Paz attended Catholic schools. But their teaching never appealed to, or attracted, him. He wasn't a great student either. His forays into academics, at the National University of Mexico, were unproductive too. He left without getting a degree. Yet his destiny was manifest. At age 19, Paz published his first book of poetry, Luna Silvestre (Forest Moon; 1933), followed by a few more volumes, and these gave him the pedestal, and status, of a writer of promise and substance: one who had a great future in the world of words.
In 1944, Paz went to the US on a fellowship. Something went wrong, again: money. But it prodded him on. He never ran short of ideas. A year later, Paz joined his country's diplomatic corps. The job took him to France, Switzerland, US, Japan, and to India - a country which was to influence him profoundly.
For the next two decades, Paz wrote prodigiously. He did what he liked best - discovering Oriental traditions. In 1950, one of his essays, The Labyrinth of Solitude, "hit" Mexico like a storm, and changed its philosophical landscape, penetrating what Paz called the "underbelly" of Mexico. It was a watershed - a work that highlighted the "indecipherable anguish of a race born in violence and obsessed with the past." "The Mexican," wrote Paz, in The Labyrinth…, "seems to me to be a person who shuts himself away… his face is a mask and (he) is always remote." Perfect words, embellished with a profound, yet delicate, sense of logic, and poignancy.
Paz's emotional chemistry was typically Mexican, heart, and soul. Let's cull a passage from Sun Stone (1957), his most celebrated poem, to bring home the point: "(A) bright hallucination of many wings/when they all open at the height of the sky/the sun has forced an entrance through my forehead/has opened my eyelids at last that were kept closed." Call it universal appeal, or what you will, and you have Paz, the quintessential craftsman, with his dexterous flair for words and sequence.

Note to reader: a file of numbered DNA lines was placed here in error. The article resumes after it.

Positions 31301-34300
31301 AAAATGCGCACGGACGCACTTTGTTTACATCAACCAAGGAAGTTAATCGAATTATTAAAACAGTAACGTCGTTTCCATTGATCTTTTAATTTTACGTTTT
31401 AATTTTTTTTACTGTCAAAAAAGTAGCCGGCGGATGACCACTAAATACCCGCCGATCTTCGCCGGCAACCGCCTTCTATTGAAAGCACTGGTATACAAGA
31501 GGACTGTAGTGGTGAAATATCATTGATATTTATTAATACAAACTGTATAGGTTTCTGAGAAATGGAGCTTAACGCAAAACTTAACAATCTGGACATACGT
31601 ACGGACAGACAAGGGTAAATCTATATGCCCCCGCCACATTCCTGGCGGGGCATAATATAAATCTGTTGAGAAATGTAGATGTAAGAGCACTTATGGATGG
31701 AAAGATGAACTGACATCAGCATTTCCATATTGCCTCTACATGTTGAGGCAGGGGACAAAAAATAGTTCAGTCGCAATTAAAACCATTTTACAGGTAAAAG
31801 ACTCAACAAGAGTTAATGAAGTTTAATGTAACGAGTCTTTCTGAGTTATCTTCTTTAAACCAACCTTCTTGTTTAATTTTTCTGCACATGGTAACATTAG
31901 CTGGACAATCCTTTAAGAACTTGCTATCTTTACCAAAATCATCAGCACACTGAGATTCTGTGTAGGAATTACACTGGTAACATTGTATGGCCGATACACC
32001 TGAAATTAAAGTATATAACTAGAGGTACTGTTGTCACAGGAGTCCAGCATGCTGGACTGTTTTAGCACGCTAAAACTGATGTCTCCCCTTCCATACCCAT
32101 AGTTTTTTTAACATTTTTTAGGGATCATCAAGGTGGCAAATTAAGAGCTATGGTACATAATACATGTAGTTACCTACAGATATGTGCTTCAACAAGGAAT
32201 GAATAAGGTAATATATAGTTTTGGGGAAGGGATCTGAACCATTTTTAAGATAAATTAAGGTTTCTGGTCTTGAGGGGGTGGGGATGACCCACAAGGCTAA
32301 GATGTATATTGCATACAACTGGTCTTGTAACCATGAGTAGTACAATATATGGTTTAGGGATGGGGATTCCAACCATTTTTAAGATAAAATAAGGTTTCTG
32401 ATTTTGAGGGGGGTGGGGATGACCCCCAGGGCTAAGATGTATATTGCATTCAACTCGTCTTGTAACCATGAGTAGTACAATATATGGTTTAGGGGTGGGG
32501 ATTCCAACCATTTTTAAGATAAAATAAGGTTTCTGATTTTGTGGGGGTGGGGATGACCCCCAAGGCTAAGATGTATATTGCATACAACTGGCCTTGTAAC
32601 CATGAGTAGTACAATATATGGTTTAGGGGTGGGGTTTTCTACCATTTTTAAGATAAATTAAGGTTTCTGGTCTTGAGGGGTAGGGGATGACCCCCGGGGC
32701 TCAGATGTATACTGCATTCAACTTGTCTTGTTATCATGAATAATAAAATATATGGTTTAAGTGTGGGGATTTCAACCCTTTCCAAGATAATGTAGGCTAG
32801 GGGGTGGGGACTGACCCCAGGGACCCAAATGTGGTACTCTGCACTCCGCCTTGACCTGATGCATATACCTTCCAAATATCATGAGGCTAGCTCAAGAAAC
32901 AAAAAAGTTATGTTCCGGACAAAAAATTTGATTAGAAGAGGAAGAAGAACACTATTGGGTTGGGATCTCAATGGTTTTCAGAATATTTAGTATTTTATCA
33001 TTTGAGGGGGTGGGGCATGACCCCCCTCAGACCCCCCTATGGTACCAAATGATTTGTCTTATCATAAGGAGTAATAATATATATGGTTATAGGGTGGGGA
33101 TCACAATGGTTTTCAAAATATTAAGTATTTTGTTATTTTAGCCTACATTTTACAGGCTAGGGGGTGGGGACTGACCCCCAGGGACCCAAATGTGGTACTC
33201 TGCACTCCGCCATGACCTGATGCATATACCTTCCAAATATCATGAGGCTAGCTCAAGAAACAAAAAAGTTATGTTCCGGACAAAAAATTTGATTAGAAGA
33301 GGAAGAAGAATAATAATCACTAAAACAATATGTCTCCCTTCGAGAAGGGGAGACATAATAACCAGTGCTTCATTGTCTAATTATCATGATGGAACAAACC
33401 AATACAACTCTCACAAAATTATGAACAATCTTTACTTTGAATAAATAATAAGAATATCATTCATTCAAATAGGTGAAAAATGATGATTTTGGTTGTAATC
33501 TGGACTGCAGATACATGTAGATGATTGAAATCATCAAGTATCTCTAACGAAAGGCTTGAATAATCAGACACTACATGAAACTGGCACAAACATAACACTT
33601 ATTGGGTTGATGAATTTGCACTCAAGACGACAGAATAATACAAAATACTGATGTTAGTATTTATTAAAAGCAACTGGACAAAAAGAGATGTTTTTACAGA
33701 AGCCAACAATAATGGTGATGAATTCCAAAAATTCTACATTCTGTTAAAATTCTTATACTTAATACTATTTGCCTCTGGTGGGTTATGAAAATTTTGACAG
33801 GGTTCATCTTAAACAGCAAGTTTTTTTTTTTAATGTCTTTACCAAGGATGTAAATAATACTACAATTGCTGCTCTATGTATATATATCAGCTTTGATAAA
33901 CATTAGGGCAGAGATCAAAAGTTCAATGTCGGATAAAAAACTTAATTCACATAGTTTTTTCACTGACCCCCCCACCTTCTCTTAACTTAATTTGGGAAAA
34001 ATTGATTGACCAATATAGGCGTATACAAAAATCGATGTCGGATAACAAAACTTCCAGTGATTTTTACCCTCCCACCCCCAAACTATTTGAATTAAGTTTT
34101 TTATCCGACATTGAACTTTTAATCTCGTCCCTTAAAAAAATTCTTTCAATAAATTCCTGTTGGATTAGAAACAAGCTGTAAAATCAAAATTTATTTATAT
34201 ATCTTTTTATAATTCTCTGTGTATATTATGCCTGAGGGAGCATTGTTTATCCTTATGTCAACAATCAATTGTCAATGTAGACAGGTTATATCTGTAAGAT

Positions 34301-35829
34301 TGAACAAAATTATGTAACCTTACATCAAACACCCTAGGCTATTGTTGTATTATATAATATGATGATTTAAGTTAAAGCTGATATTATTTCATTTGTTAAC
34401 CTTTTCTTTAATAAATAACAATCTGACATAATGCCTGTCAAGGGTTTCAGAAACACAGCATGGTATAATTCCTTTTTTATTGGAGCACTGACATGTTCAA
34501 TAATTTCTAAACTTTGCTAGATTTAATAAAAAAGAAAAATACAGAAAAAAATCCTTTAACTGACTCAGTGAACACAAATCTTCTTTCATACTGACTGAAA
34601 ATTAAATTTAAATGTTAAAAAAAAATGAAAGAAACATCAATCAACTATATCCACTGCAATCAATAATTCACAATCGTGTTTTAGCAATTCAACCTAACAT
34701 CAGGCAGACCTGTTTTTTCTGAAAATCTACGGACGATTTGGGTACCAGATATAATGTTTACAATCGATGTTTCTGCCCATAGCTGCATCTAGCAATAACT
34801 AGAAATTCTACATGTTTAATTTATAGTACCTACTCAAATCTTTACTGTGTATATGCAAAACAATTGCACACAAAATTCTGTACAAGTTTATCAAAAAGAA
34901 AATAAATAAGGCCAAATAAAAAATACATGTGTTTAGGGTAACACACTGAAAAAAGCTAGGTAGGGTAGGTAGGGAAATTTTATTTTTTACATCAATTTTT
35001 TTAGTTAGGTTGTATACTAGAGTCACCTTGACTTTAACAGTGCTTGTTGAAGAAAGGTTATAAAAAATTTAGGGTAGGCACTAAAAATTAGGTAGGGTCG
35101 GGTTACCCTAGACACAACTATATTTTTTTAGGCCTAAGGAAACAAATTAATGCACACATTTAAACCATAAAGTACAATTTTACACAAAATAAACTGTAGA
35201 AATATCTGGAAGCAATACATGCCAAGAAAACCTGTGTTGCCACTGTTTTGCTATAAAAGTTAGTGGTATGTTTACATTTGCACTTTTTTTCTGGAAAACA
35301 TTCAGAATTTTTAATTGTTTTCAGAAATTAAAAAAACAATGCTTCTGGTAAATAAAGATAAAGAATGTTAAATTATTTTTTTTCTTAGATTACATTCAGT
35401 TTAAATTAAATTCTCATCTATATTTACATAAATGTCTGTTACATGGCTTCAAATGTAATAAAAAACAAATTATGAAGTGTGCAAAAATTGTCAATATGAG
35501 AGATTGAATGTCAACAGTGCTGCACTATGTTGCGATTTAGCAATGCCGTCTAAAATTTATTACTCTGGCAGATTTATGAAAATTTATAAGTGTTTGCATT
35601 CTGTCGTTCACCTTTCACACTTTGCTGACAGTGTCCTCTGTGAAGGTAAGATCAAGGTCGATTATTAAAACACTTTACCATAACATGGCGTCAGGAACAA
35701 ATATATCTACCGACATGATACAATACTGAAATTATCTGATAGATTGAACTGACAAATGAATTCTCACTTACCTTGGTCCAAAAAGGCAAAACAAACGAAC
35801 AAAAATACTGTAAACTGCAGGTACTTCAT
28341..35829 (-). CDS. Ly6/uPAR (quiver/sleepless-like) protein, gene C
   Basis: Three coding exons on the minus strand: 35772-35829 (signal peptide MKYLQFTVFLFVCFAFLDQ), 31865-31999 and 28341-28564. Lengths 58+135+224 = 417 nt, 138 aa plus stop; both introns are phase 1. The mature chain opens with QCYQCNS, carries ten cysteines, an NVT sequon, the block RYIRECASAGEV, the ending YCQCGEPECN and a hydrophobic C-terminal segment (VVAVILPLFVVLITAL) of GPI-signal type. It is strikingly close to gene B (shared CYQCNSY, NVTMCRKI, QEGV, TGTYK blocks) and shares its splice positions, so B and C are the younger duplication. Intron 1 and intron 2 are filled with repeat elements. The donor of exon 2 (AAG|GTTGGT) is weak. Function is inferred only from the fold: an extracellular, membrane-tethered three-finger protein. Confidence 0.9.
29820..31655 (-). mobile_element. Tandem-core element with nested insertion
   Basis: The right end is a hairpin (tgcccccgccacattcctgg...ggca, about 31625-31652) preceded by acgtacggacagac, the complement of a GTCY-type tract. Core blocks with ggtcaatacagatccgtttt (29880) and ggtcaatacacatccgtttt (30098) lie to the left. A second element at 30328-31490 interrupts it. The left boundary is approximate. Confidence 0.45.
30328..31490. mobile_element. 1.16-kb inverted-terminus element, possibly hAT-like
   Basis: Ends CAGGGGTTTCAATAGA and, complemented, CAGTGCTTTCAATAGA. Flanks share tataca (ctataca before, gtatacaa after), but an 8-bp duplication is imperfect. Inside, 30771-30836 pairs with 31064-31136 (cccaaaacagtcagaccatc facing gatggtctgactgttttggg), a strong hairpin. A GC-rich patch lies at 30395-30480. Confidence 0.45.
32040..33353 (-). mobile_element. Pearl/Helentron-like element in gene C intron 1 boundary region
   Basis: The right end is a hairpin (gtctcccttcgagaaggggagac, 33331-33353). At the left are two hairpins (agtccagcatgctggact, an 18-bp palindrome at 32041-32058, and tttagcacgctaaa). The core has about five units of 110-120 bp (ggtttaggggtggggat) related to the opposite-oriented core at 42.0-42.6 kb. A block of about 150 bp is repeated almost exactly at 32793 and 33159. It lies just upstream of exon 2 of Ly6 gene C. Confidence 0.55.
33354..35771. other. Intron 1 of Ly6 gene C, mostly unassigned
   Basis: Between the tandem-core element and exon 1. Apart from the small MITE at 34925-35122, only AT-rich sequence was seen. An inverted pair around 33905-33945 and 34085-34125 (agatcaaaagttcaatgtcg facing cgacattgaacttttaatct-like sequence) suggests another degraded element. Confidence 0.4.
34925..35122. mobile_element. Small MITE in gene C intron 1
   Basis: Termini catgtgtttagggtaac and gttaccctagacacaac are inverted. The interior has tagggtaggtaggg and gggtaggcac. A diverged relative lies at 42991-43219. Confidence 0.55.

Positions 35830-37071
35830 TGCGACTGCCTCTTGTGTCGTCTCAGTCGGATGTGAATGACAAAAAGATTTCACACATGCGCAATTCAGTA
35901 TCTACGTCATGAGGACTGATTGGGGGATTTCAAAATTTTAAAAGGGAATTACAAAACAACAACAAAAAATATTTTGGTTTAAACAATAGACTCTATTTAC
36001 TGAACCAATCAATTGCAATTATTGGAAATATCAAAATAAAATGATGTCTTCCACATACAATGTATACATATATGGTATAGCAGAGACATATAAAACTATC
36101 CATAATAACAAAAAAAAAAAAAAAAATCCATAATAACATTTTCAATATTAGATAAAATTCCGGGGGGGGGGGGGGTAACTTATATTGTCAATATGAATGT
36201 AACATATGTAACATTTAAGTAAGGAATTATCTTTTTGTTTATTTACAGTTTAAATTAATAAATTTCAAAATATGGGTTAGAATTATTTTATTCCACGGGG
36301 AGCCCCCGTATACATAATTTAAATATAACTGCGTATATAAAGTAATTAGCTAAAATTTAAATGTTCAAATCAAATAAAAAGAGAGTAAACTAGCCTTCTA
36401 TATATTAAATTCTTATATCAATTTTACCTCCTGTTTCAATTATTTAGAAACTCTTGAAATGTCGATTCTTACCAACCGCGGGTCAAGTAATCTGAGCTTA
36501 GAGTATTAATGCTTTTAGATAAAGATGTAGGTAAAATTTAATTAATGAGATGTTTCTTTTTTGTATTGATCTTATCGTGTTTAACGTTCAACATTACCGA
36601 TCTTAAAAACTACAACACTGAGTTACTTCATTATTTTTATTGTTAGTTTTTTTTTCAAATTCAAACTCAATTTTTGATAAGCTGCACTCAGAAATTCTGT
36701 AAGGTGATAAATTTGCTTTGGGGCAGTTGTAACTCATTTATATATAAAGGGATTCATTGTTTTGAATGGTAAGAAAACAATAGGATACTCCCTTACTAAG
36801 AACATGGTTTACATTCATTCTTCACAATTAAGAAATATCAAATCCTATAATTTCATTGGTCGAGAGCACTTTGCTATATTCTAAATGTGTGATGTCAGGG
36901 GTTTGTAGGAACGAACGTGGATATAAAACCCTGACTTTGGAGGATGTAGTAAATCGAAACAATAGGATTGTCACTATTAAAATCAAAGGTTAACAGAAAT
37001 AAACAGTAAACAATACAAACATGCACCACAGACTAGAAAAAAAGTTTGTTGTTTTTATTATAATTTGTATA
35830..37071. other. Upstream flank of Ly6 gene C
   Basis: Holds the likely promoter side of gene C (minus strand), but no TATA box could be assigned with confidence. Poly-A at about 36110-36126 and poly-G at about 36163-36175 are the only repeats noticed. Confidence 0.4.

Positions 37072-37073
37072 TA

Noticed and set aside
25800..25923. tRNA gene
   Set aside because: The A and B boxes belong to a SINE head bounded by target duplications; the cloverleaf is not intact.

It goes without saying that Paz, notwithstanding his prosilient synthesis of world experience and clear vision, was relatively unknown outside Latin America until many of his monumental works were translated into English in the 1960s and the 1970s. The rest - as the expanded cliché would go - is both poetry and history.
Paz, the diplomat and writer, came to love India, where he lived from 1962 until 1968. It was during this time that he met the charming Frenchwoman Marie-Jose Tramini whom he married in 1965. All was hunky-dory. However, Paz's ambassadorial calling, in New Delhi, came to an abrupt end when he resigned - in protest - saddened by the sombre massacre of student rebels by government troops at Mexico University. He was back to teaching - now at Cambridge, UK, and Texas, US.